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NCAA releases audited financial statement for fiscal year 2019-20

Contingency plan was key in navigating significant revenue decline

The NCAA this week released its fiscal year 2019-20 audited financial statement, which reinforced the value of the financial contingency plan that the Association used because of the COVID-19 pandemic.

Despite a challenging fiscal year that saw total revenues decrease by more than $600 million — a decrease of more than 50% from fiscal year 2018-19 — the statement showed a loss of only $56 million for fiscal year 2019-20. The relatively minimal loss was due in large part to the NCAA’s financial contingency plan, which led to a 45% reduction in expenses and included $270 million in event cancellation insurance proceeds.

This loss is reflected in the NCAA’s net assets of $394 million at the end of fiscal year 2019-20, which is still about $15 million more than the NCAA’s net assets on Aug. 31, 2018.

“The NCAA’s long-standing financial remediation plan put it in a position to successfully weather a decline in revenue like it’s never seen before,” said Kathleen McNeely, NCAA senior vice president and chief financial officer. “Because of this plan and the NCAA’s strong financial resources, continued efforts to reduce spending and event cancellation insurance for fiscal year 2020-21, I’m confident the Association is well positioned for current and future obligations.”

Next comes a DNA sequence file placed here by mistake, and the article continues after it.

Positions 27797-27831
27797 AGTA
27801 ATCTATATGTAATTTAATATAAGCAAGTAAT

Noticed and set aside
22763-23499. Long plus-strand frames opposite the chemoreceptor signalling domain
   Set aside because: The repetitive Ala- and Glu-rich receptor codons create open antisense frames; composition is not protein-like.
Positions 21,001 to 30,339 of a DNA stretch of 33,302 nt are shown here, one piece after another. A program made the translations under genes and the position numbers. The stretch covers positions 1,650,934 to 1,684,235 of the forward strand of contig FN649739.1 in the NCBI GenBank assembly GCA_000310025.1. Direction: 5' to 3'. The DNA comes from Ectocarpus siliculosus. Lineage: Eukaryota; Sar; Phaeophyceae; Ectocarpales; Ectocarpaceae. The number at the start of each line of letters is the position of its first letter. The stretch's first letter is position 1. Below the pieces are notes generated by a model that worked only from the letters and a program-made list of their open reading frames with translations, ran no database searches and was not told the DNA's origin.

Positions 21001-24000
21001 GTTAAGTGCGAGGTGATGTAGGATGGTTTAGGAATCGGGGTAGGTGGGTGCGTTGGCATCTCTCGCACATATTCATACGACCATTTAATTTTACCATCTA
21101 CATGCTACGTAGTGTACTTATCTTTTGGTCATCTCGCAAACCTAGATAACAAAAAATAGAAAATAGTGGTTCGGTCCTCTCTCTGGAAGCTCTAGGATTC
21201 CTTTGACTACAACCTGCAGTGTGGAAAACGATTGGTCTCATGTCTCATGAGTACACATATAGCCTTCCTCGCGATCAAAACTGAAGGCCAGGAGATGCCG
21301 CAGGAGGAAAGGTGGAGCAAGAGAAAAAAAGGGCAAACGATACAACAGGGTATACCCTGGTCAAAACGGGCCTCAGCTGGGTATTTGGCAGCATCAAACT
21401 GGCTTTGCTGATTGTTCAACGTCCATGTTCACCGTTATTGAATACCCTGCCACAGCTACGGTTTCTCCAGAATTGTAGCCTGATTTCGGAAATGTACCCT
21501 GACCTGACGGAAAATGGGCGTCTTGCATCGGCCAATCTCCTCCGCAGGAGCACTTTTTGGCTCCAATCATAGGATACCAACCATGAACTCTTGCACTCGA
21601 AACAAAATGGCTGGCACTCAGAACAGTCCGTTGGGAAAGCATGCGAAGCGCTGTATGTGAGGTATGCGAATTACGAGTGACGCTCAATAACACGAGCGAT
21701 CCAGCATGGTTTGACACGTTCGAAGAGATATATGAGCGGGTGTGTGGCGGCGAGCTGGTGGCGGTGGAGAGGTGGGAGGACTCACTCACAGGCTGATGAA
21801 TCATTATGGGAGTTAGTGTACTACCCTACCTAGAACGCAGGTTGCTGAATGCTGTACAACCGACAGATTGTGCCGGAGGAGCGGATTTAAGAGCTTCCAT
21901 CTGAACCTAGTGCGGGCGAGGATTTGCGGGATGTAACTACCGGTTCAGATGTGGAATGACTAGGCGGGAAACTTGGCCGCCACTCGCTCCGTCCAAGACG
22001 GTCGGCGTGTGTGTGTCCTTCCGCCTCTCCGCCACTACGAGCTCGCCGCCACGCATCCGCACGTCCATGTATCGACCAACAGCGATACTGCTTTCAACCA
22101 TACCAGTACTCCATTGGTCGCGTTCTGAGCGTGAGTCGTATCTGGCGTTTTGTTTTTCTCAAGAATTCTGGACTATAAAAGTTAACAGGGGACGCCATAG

The NCAA’s event cancellation insurance helped offset the more than $800 million of lost revenue due to the cancellation of the 2020 Division I Men’s Basketball Championship between television and marketing rights and ticket sales. The NCAA holds similar coverage for fiscal year 2020-21.

On top of robust insurance, the NCAA’s financial contingency plan included leveraging financial reserves, reduction in Division I revenue distributions and NCAA operating budget cuts.

In total, these efforts saw the NCAA’s expenses in fiscal year 2019-20 finish at $575 million compared with $1.05 billion in fiscal 2018-19. This reduction in expenses included a $365 million reduction in Division I distributions, which totaled more than $246 million in fiscal year 2019-20. Division I championships expenses were down $97 million compared with fiscal year 2018-19, while Division II and III expenses decreased $15 million and $13 million, respectively.

Additionally, the NCAA implemented operational and staffing adjustments that included salary reductions, reduced spending, employee furloughs and voluntary employee separations.

In May, the NCAA used $100 million in a line of credit from PNC Bank to ensure short-term cash needs were met, all of which was repaid by Aug. 31 — the end of its fiscal year. There is currently no balance on that line of credit.

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